Addiction – A Family Problem
Addiction Affects the Whole Family
Addiction affects the family as a whole and each individual in a unique way. When a person is addicted to Alcohol, Substance Abuse,or Gambling for example, they believe their addiction is their own business. However, the family is also affected by the addiction- emotionally, socially, and financially. Parental addiction has a detrimental effect on behavioural, emotional and psychological states of children.
The family become part of a destructive pattern of recurring difficult situations. This requires all their energy to anticipate and cope with trouble as it occurs. The traditional values, rules and beliefs in the Family System,where the focus is on the well-being of children,parents and extended family, get distorted when one or both of the parents are addicted. The children may experience gaps in the continuity of care or witness or experience abuse or neglect. There may be poor parental monitoring of the child’s ongoing development in school and at home, causing behavioural problems, emotional difficulties and in some cases social isolation for the child.
Changes in Family Roles due to Addiction
Children are often forced to assume adult roles;-in the sense that they are more responsible for themselves and for the adults. Of course this is the opposite of the norm in the’ good enough’ family system where parents carry family responsibilities.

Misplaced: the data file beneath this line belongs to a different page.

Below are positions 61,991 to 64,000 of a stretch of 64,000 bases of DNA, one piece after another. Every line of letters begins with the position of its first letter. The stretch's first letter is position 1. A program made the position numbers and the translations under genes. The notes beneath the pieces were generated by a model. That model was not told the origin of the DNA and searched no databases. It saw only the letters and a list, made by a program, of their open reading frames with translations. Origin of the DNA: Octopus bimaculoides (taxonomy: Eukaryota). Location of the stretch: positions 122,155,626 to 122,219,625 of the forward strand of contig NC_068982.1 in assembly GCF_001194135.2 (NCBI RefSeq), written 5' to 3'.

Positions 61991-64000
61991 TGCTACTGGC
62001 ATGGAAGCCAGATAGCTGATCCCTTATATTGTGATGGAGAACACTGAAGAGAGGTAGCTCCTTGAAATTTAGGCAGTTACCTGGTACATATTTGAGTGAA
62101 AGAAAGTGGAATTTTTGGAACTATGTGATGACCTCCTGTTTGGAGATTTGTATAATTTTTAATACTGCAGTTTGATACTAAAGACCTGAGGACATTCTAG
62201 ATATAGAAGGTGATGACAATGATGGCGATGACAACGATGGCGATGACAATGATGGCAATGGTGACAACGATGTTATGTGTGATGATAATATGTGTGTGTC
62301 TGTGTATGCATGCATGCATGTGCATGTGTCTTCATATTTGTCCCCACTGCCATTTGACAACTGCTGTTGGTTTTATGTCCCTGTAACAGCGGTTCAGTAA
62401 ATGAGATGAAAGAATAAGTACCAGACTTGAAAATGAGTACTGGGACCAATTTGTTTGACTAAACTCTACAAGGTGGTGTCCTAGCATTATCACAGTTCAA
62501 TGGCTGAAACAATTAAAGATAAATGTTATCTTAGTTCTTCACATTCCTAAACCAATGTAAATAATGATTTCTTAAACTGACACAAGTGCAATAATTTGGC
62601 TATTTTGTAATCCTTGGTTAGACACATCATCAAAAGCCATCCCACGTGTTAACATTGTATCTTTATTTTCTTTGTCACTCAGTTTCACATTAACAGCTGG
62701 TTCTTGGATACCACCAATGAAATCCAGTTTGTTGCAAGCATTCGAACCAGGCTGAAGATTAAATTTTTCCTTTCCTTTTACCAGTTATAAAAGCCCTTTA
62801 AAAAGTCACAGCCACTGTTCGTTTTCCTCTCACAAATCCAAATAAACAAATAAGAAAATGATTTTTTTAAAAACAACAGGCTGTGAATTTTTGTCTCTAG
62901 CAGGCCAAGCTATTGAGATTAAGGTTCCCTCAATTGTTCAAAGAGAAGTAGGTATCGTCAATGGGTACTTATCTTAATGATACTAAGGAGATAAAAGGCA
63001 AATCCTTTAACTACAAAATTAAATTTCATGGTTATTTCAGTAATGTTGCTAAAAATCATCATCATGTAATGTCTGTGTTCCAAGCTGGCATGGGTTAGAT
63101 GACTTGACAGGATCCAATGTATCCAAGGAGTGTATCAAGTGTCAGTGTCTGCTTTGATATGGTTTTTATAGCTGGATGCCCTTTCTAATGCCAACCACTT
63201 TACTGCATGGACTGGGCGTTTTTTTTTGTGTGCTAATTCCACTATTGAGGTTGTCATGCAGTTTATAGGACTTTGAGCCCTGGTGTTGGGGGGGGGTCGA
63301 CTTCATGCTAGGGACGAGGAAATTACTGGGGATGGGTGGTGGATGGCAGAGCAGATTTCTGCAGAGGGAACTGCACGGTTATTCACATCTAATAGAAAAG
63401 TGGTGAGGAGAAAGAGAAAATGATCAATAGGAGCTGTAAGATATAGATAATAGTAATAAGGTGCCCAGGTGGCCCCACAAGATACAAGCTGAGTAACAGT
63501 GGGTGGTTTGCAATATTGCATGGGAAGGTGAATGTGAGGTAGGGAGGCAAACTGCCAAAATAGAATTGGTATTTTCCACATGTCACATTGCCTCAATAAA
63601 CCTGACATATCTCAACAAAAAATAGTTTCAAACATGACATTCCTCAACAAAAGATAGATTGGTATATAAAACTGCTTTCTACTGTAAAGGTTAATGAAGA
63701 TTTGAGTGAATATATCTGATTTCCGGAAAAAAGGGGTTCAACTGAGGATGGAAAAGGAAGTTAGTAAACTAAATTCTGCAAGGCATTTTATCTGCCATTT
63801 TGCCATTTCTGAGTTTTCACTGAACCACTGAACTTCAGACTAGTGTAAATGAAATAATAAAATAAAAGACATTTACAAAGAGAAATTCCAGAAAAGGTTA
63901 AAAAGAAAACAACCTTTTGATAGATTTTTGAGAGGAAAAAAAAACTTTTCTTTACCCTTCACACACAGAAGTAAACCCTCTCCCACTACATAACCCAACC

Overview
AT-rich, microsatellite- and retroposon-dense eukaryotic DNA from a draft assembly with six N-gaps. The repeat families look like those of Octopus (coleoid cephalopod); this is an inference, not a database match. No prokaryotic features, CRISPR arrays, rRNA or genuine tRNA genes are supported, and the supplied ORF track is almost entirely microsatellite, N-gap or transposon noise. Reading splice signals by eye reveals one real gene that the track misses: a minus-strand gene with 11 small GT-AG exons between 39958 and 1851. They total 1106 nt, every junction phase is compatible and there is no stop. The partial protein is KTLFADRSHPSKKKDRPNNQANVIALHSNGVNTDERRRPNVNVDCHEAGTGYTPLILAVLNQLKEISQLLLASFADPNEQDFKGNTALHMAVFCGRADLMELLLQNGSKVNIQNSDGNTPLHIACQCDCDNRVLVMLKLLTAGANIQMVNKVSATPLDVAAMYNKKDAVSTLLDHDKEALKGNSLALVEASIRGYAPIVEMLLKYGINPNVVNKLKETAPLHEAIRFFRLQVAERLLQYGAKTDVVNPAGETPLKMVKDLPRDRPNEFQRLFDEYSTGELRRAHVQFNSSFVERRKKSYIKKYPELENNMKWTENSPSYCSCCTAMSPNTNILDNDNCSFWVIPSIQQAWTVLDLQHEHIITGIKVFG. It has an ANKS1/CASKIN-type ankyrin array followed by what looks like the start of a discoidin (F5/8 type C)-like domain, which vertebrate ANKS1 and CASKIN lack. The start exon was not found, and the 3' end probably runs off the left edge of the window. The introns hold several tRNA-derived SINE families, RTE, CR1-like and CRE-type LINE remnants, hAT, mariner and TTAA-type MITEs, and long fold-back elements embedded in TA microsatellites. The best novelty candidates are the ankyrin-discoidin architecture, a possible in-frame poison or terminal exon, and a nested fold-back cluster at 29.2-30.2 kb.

Roles are adopted; for example the ‘Hero’ usually the oldest child, the ‘Scapegoat’ often the second child, the ‘Lost Child’ who is usually the middle child and the ‘Mascot’ often the youngest child. These roles help the family survive.It’s important to recognise where a person fits in this family system. When a person identifies the role they may have assumed as a child, they begin to understand the negative effects on their lives. This role or way of living or coping may have worked at a functional level in their family of origin, however this may not necessarily be working at a life enhancing or functional level in adult life. This can lead to Depression, Anxiety, Guilt or lack of Self-Esteem, and feelings of Futility.
The Role od Counselling and Psychotherapy
Understanding is the first important building block for the future. The person learns how to disconnect from ways of coping that are damaging or inhibiting their development. Working in psychotherapy and counselling, the person learns a new way of relating to themselves and others, which will help in the growth of self -esteem and self- worth.